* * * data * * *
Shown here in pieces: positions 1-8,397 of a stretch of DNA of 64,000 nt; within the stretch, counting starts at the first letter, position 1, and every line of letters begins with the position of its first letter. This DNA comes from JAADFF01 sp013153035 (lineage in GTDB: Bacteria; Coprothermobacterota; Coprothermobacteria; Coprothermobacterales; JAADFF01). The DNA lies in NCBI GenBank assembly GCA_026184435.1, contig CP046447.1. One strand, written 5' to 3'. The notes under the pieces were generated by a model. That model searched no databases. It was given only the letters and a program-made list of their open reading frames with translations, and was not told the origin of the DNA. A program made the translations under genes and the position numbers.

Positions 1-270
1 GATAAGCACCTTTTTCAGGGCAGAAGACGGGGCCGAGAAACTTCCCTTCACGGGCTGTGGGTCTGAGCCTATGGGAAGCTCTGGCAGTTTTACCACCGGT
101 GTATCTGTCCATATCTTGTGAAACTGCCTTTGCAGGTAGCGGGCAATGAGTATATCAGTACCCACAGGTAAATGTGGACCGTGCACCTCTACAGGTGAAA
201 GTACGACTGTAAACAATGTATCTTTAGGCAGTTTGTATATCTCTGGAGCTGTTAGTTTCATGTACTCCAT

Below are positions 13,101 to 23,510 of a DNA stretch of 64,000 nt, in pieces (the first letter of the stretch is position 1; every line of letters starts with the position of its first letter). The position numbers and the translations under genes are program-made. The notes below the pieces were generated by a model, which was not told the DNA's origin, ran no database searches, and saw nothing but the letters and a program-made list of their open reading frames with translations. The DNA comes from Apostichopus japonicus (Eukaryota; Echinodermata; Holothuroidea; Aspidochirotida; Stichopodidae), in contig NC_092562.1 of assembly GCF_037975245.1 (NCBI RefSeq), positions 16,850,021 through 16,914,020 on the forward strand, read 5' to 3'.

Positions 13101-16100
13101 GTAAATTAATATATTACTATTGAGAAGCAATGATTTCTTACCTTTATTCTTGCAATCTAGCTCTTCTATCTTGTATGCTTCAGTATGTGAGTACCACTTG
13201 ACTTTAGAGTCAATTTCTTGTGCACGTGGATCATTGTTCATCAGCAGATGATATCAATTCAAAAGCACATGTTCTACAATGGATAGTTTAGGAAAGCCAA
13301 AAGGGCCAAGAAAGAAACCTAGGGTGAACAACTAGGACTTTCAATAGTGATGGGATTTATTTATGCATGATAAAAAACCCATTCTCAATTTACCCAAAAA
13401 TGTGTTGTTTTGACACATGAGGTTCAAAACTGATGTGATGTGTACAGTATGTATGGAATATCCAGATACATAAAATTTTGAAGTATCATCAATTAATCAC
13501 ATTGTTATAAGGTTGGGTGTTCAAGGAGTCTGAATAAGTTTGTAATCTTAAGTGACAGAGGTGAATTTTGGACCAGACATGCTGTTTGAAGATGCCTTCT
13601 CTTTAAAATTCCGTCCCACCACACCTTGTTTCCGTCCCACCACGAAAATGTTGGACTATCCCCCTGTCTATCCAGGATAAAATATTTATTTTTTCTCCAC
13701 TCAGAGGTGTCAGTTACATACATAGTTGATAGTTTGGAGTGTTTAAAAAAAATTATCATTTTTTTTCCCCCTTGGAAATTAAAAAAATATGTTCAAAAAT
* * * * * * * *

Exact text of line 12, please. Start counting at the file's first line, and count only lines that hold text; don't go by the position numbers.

13501 ATTGTTATAAGGTTGGGTGTTCAAGGAGTCTGAATAAGTTTGTAATCTTAAGTGACAGAGGTGAATTTTGGACCAGACATGCTGTTTGAAGATGCCTTCT